West-Eastern Cinematheque

    Money, Exoticism, and Aesthetic
    How Oriental Films Make it to Europe

    Only very few Oriental films make it onto cinema screens in Europe. Ludwig Ammann, a distributor who specialises in the Orient, explains that it has less to do with the prejudices of cinema-goers and more to do with economics..


    Bassem Samra in Yousry Nasrallah’s 'El Medina – La Ville' (1999). Copyright: Kool Filmdistribution

    Great cinema tells stories that captivate the whole world. But who makes these films? Whose are the stories that capture our hearts from Sao Paolo to Jakarta? Europe, that trembles in the face of Polish workmen and Indian computer programmers? More than 750 films were made on this little continent last year, more than in the USA – supported by fat subsidies provided with the intention of protecting European cultural assets. The only problem is that even here in their home region hardly anyone has seen these films. Out of one billion EU cinema-goers 70% preferred US American movies, 20% saw films made by their respective nations, and only 10% watched films from other European countries. Not to mention films from other parts of the world: you’d need a magnifying glass to look for films from Arab countries, and a microscope for films from sub-Saharan Africa!

    The distributor’s task

    Why is this? Have the Americans conquered the world with their movies? Has Hollywood destroyed local cinema culture? Have all our many and colourful silver-screen dreams become victims of American cultural imperialism?

    Until a few years ago I would not have hesitated to believe the slogans from the anti-American anti-globalisation activists’ song sheet. Then, by happy accident, I became a film distributor. That’s the person without whom no film gets a cinema screening - because someone has to buy the exploitation rights for his own territory, i.e. usually his home country, and arrange for copies to be made of the film, make trailers and posters, deal with the marketing, the media, and renting the film to cinemas. Not to mention the tiresome settling of accounts with the world sales department, sponsors, and the tax bureaucracy. In short, I am the eye of the needle through which the majority of camels unfortunately fail to pass – because the market cannot cope with more than a dozen openings per week. To be honest it can’t even cope with half that number; but that’s something the promoters of culture are not prepared to admit. Fine: in that case I’ll raise my hand too and apply for subsidies for projects that in the end maybe no one will see…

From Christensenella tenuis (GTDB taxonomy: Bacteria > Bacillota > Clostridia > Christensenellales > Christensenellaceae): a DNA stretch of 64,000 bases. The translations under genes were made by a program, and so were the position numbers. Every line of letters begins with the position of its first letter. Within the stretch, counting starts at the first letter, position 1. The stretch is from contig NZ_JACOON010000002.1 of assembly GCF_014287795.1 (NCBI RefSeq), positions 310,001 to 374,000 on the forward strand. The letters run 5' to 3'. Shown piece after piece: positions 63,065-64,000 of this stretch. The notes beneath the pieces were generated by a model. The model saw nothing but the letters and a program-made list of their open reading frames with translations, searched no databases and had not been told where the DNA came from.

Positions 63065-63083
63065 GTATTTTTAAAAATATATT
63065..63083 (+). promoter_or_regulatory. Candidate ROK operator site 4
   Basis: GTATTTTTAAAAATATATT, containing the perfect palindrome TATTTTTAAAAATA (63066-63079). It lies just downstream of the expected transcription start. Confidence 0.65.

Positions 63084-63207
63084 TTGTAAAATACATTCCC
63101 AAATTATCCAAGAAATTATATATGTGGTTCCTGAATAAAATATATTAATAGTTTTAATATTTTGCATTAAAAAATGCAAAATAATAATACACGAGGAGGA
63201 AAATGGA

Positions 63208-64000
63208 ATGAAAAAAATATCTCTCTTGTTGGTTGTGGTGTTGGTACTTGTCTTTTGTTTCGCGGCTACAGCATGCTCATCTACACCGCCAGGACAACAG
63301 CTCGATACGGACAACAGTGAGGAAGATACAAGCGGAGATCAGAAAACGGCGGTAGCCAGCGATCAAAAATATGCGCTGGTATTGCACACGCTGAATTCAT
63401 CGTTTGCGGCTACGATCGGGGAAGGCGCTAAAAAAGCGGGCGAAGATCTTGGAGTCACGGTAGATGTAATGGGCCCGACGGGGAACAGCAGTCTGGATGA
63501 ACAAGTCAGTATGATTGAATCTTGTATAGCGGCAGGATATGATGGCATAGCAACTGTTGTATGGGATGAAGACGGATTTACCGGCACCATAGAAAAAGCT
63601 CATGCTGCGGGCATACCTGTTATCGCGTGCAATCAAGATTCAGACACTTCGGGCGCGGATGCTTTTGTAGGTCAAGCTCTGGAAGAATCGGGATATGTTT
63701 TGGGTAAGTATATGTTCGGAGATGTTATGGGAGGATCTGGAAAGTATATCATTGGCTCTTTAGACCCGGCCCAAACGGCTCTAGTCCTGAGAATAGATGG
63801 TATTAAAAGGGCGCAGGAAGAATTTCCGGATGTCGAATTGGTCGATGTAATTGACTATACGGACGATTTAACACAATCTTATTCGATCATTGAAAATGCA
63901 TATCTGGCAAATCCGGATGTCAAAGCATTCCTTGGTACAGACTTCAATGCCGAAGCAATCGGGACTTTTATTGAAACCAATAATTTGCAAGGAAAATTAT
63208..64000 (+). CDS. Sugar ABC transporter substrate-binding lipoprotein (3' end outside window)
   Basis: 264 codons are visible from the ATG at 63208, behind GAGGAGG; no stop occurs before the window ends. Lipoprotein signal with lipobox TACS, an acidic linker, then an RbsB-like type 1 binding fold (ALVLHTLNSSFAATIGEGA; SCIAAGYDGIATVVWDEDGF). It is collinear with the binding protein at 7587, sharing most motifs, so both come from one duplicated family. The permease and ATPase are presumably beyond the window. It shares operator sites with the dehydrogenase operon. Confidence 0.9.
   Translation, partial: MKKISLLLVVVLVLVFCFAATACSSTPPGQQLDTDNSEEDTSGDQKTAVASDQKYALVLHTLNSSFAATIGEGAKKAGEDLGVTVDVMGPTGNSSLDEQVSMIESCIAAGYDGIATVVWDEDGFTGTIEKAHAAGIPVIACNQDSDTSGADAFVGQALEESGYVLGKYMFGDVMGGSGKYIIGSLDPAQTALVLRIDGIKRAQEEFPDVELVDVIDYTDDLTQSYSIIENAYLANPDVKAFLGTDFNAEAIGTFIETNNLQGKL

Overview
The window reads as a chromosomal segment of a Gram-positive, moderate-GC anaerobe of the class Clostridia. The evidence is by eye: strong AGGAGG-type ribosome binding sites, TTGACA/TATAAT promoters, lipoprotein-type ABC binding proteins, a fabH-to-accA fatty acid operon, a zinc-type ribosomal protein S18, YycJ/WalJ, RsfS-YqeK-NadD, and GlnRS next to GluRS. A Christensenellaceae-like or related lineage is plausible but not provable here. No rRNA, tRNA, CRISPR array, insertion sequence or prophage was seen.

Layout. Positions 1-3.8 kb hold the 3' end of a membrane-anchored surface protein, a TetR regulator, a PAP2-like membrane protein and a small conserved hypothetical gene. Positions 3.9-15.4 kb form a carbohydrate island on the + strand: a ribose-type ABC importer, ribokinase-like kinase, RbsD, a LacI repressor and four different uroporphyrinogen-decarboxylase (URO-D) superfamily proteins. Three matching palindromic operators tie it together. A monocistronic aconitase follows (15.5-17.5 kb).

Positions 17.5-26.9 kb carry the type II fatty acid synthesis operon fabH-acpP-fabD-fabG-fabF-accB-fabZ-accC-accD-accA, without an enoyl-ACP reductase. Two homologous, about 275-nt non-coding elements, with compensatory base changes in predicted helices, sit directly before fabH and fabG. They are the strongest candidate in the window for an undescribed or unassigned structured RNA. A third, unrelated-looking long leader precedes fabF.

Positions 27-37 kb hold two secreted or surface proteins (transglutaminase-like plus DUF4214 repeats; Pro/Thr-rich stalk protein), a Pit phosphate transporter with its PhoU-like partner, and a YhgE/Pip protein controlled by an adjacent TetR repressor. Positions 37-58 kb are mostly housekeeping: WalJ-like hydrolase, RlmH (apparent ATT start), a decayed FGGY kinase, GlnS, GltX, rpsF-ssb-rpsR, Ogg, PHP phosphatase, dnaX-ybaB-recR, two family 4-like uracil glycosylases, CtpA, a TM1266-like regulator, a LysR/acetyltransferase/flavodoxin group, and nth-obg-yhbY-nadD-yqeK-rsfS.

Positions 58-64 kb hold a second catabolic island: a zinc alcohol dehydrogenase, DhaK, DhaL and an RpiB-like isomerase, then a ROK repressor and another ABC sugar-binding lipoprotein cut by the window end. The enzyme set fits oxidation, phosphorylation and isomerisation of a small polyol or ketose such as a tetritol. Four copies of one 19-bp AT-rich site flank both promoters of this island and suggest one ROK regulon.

Since then, my attempts to get Arab and other non-European films to appeal to German cinema-goers have resulted in more than just the one bloody nose. I know today that Hollywood, like the rest of us, is at the mercy of a capricious public. Not the dream industry but the audience is king, and even the heads of the studios, the bosses of Hollywood, kneel before it. If the Europeans were to prefer Bollywood, Hollywood would copy Bollywood in the blink of an eye – just as it already invests in ‘local language cinema’ like the French anti-war film Mathilde by Jean-Pierre Jeunet if this looks like hitting the jackpot.
    (...)

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    By Ludwig Ammann

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